• Your goals and objectives: If you are planning to grow your business rapidly and expand into new markets, a larger amount of capital can help you to support that growth. A more cautious approach that plans on slower growth might let you get by with a smaller amount of capital.
  • Your personal financial situation: If you have access to personal savings or other personal financial resources, you can use these to support your business. Alternatively, if you plan to rely on external sources for funding, such as loans or investments, you may need to raise a larger amount of capital to secure this financing.

Raising Capital for Your business

There are several ways to raise capital for your business, including:

  • Personal savings: One of the most common ways to raise capital is to use personal savings or other personal resources to finance it personally. This can be a good option if you have solid financial footing and are comfortable using your personal resources to fund your business.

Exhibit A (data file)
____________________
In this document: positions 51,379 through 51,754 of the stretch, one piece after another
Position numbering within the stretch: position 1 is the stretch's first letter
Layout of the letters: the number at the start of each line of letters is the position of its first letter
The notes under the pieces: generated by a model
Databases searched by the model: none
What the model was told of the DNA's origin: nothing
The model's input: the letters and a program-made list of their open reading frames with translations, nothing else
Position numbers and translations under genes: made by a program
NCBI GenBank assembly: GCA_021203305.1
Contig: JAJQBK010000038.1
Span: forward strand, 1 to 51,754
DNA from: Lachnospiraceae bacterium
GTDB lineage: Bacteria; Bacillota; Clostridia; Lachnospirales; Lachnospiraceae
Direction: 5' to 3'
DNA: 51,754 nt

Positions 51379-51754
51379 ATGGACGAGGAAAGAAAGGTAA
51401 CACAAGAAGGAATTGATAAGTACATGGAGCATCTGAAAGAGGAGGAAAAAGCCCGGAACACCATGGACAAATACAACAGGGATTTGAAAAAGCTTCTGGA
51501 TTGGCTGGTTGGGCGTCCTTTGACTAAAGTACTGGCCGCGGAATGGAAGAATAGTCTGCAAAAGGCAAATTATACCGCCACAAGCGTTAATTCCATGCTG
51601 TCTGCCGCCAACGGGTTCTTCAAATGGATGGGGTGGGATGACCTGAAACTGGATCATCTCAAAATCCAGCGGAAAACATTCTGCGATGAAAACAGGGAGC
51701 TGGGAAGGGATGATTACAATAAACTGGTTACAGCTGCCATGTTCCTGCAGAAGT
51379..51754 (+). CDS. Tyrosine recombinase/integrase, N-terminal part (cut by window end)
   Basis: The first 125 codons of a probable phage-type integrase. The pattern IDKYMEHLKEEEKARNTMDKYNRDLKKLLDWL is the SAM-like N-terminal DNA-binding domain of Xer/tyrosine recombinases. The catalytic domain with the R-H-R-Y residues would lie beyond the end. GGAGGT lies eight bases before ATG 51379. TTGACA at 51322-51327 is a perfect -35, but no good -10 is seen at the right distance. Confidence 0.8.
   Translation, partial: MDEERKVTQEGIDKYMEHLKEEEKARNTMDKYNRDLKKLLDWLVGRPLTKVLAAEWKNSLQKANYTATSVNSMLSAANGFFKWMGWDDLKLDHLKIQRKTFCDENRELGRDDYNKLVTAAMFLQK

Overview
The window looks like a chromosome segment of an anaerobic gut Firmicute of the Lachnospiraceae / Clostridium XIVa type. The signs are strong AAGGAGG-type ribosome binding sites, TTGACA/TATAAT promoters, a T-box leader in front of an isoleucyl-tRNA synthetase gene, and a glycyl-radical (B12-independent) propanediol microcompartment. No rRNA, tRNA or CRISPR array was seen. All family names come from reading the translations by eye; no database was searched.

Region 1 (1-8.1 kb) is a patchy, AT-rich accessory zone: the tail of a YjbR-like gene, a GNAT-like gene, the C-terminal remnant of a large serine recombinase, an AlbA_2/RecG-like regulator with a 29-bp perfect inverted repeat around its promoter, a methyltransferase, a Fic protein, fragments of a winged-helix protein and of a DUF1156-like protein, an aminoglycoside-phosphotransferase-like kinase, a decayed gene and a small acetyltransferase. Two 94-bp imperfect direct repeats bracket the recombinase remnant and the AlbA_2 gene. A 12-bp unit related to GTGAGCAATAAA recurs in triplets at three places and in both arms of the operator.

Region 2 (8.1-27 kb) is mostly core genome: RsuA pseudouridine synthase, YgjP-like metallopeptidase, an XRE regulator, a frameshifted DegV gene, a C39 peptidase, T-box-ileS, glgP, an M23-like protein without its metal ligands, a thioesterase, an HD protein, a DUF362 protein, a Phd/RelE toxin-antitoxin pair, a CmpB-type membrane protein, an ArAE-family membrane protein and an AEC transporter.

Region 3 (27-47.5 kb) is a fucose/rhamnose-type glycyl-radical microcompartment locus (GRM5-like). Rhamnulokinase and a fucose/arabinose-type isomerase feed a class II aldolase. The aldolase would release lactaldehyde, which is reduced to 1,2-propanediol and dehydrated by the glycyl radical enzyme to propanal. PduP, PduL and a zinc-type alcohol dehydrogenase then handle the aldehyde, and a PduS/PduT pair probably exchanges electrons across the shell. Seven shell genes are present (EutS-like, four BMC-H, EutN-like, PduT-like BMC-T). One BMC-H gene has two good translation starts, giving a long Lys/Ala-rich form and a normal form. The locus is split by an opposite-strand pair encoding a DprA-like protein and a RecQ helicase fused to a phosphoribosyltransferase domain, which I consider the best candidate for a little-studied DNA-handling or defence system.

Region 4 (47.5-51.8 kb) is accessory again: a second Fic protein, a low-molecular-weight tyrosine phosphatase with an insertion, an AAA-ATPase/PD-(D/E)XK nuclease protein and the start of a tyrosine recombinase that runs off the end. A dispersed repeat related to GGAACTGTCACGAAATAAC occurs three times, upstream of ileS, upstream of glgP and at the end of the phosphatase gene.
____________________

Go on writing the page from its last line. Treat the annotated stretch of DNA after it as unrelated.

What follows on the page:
• External Investors: Another option is to seek investment from external sources, such as venture capitalists, angel investors, or crowdfunding platforms. This can be a good option if you are looking to raise a large amount of capital quickly, but it may also come with strings attached, such as giving up equity in your business.
  • Loans: You can also raise capital through loans (e.g., bank loans), government grants, or other financing programs. This can be a good option if you are looking to raise a moderate amount of capital, but it may also come with interest and repayment obligations.
  • Revenue-Based Financing: At Jenfi, we offer revenue-based financing. This new type of financing offer means that you get flexible loans where the repayment terms scale up or down depending on your earnings. If you're interested in learning more, feel free to check our requirements and apply today!

The amount of capital that you should have when starting a business in Singapore depends on a variety of factors, these include:

  • your business structure, size, and scope
  • your business model and revenue streams
  • your goals and objectives
  • your personal financial situation

By considering these factors and exploring different options for raising capital, you can determine the amount of that is right for your initial investment.

Nicky Minh

CTO and co-founder